What Else Is Wisdom

Look up from the jugglers, the escape artists, the tightrope walkers performing on the piazza at Covent Garden. Look across to St, Paul’s Church on one side of the piazza, opposite the cafes and shops. Go around to Bedford Street and you can walk into the garden and into the church.

Built by Inigo Jones in 1633, it is known as the Actors’ Church because of its association with actors, being near to the theatre area of the city. Inside there are plaques noting the death of stage and screen actors.

On one of the plaques, a line caught my eye – a quote from The Bacchae by Euripides.

What else is wisdom? To stand from fear set free: To stand and wait.

I went to read the Bacchae, or read some of it. It is a play written by Euripides in about 480-406 B.C, and it runs to about 18,000 words in the English translation. It is the story of Dionysus, the god of wine, of prophecy, of transcendence, and fertility, who returns to his home in Thebes to clear his mother’s name and to punish those who have refused to allow people to worship him.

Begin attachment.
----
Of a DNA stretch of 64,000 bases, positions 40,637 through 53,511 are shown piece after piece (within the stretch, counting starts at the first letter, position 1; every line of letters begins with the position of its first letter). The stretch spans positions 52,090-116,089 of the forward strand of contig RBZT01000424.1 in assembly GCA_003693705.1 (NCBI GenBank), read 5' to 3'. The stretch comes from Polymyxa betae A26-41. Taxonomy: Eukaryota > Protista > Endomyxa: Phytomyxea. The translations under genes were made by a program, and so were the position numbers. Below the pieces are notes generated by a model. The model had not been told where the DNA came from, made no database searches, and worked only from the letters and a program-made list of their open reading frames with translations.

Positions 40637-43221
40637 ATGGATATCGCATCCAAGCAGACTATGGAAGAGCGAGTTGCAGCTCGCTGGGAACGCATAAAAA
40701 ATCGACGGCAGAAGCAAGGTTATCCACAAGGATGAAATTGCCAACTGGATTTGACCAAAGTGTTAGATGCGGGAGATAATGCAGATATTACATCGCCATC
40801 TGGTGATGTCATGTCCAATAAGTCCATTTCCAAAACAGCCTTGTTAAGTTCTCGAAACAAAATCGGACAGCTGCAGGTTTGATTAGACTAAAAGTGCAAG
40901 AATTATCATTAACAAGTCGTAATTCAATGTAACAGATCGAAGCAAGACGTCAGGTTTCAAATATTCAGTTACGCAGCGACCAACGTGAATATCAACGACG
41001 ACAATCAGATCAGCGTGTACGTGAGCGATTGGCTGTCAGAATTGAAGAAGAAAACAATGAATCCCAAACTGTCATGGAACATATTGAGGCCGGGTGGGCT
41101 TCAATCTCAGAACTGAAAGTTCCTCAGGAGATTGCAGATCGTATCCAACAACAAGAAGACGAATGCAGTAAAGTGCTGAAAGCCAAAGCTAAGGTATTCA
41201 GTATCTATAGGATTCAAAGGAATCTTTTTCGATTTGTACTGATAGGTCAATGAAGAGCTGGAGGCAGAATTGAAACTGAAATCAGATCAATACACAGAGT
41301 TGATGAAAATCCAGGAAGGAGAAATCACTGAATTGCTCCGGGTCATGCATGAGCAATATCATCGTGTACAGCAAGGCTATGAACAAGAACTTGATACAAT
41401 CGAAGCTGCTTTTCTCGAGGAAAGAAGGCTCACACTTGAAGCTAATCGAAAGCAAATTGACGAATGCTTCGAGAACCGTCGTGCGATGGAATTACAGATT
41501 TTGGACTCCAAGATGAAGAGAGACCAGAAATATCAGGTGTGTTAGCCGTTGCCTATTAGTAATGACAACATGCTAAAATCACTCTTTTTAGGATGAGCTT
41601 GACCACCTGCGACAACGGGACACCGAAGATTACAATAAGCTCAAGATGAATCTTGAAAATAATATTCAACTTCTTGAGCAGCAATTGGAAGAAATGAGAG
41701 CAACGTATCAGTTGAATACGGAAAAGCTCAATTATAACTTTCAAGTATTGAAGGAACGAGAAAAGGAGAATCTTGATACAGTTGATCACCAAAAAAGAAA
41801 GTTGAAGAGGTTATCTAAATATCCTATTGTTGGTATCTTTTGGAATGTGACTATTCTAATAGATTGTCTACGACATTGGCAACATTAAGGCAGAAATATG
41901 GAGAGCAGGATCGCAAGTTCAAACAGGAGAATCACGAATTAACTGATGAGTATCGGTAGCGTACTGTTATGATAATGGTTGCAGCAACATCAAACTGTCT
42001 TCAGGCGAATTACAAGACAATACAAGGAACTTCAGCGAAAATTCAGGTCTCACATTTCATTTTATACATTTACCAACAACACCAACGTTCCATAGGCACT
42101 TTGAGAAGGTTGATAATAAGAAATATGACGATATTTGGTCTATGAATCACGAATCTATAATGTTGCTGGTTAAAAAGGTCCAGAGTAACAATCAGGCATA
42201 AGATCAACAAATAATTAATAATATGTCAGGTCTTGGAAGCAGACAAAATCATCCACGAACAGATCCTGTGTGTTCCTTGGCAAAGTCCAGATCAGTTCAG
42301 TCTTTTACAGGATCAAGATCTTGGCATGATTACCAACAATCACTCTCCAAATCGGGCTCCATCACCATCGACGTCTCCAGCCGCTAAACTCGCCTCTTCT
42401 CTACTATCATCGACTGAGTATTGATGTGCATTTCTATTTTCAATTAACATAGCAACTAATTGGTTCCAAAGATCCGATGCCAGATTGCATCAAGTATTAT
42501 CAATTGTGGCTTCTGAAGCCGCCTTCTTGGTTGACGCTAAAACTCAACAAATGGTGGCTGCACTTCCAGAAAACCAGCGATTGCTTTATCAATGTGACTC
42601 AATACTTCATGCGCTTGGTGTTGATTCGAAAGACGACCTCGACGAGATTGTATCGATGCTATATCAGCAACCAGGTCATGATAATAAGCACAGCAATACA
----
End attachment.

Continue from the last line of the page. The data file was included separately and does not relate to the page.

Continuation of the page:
The full stanza reads:

What else is Wisdom?
What of man’s endeavour
Or God’s high grace, so lovely and so great?
To stand from fear set free, to breathe and wait;
To hold a hand uplifted over Hate;
And shall not Loveliness be loved for ever?

It is said by ‘Some Maidens‘, and it’s a plea, is it not, to be kind.

That’s not how the play ends. Dionysius banishes Agaue from the city and turns Cadmus and his wife into snakes that will terrorise the city ever after in the form of hordes of barbarians.

Ah well.